Less than 20% of those diagnosed with a brain tumour survive beyond five years
Patient meets researchers working to find a cure for brain tumours
Brain tumour patient Amy Quin has raised enough money to fund two days of research to find a cure for the disease.
The £4,800 was gathered in sponsorship by Amy and her two sisters, Abbie and Hayley, who undertook the sky dive last year to mark the first anniversary of Amy’s diagnosis with a grade two astrocytoma.
Amy and her partner Lewis Goodbody, travelled from their home in Dorchester to tour the Brain Tumour Research Centre of Excellence at the University of Portsmouth where researchers are focussed on improving treatments for patients and, ultimately, finding a cure. They were also accompanied by Amy’s sister Hayley and best friend Victoria Knapman, as they placed two tiles on the Wall of Hope at the Brain Tumour Research Centre of Excellence at the University of Portsmouth. Each tile laid on the wall represents the £2,740 it costs to fund a day of research. Work commitments meant that Abbie was unable to be there.
Just last week, Amy, who is a barber at Flash Harrys in Dorchester, shaved her own head as she was losing her hair due to radiotherapy. The treatment followed a scan last autumn which revealed Amy’s tumour, a grade two astrocytoma which was first diagnosed in May 2016, had grown and required intervention.
Touring the laboratory on Wednesday (14th March) she said: “It was a great privilege to see the incredible work that is taking place and has given me hope that things are changing for patients like me. Research is the best chance for us as, with quality research, maybe there will be a new treatment in a year’s time and my tumour will shrink and become operable.”
Led by Prof Geoff Pilkington, the team at Brain Tumour Research’s Centre of Excellence at the University of Portsmouth is now one of the largest dedicated teams of lab-based researchers working on this disease within the UK. The team is currently working on five complementary research programmes to investigate brain tumours in both adults and children, including primary and metastatic tumours. Their goal is to create novel and multi-targeted therapies for the treatment of brain cancer.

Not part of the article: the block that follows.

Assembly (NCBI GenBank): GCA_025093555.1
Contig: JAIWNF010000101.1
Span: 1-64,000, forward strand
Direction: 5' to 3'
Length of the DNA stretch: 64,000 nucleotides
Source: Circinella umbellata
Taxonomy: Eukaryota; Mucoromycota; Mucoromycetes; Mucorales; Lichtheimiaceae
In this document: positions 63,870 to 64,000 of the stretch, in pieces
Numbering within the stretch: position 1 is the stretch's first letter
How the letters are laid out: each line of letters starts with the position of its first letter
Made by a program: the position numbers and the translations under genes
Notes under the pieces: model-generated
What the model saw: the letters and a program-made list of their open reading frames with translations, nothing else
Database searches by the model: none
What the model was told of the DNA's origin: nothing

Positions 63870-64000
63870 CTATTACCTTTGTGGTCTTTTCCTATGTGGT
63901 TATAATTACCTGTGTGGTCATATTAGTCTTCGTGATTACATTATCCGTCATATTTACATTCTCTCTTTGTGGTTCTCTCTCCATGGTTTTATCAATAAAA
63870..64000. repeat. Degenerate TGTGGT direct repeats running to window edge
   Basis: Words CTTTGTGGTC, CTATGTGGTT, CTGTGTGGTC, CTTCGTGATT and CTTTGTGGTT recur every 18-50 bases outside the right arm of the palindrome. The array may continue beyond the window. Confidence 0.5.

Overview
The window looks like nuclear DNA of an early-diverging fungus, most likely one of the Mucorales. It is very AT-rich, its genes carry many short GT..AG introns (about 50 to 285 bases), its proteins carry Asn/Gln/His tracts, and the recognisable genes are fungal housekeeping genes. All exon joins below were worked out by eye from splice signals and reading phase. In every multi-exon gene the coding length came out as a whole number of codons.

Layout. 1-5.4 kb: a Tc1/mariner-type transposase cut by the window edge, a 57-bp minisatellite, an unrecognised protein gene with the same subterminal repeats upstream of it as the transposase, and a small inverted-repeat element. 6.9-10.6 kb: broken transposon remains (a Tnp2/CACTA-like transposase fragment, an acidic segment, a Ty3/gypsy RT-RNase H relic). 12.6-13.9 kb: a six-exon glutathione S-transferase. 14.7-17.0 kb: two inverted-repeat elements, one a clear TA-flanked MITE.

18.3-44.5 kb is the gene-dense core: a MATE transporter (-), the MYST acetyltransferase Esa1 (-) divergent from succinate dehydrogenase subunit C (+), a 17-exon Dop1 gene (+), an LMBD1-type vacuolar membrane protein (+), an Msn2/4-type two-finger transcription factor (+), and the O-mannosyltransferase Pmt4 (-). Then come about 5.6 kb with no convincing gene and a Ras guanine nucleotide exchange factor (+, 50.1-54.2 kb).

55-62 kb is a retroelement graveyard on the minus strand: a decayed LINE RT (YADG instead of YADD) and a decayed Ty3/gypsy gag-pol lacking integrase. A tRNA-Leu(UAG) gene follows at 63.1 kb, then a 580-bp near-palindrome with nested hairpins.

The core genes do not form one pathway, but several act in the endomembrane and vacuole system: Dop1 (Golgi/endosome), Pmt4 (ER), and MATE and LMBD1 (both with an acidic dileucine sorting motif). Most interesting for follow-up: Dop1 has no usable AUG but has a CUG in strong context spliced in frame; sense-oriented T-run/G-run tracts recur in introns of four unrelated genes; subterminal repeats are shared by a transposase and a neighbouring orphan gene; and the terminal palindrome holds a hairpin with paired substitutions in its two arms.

Brain tumours are indiscriminate; they can affect anyone at any age. What’s more, they kill more children and adults under the age of 40 than any other cancer, yet just 1% of the national spend on cancer research has been allocated to this devastating disease.
Tim Green, Community Fundraising Manager for Brain Tumour Research, said: “We are really grateful to Amy and her family and friends for raising vital funds to support important research into a disease which affects so many people and their families each year. Stories like hers remind us all that we cannot allow this desperate situation to continue.”
To make a donation to Brain Tumour Research go to https://www.braintumourresearch.org/donation
For further information, please contact:
Susan Castle-Smith at Brain Tumour Research on 01908 867206 or 07887 241639 or Susan@braintumourresearch.org
Notes to Editors
Brain Tumour Research is the only national charity in the UK focused on funding sustainable research to find a cure for brain tumours. We have established a game-changing network of world-class Research Centres of Excellence in the UK. Embracing passionate member charities nationwide, over £6 million was raised towards research and support during 2017.
We are campaigning to see the national spend on research into brain tumours increased to £30 - £35 million a year, in line with breast cancer and leukaemia. The unprecedented success of our 2015 petition led to the 2016 Westminster Hall debate and Brain Tumour Research taking a leading role in the Government’s Task and Finish Working Group convened to tackle the historic underfunding for research with the report being published in 2018.
Key statistics on brain tumours:
- Brain tumours kill more children and adults under the age of 40 than any other cancer
- They kill more children than leukaemia
- They kill more men under 45 than prostate cancer
- They kill more women under 35 than breast cancer
- Just 1% of the national spend on cancer research has been allocated to this devastating disease
- In the UK 16,000 people each year are diagnosed with a brain tumour
- Less than 20% of those diagnosed with a brain tumour survive beyond five years compared with an average of 50% across all cancers
- Brain tumours are indiscriminate; they can affect anyone at any age
- Incidences of, and deaths from, brain tumours are increasing.
Please quote Brain Tumour Research as the source when using this information. Additional facts and statistics are available from our website including our latest Report on National Research Funding. We can also provide case-studies and research expertise for media.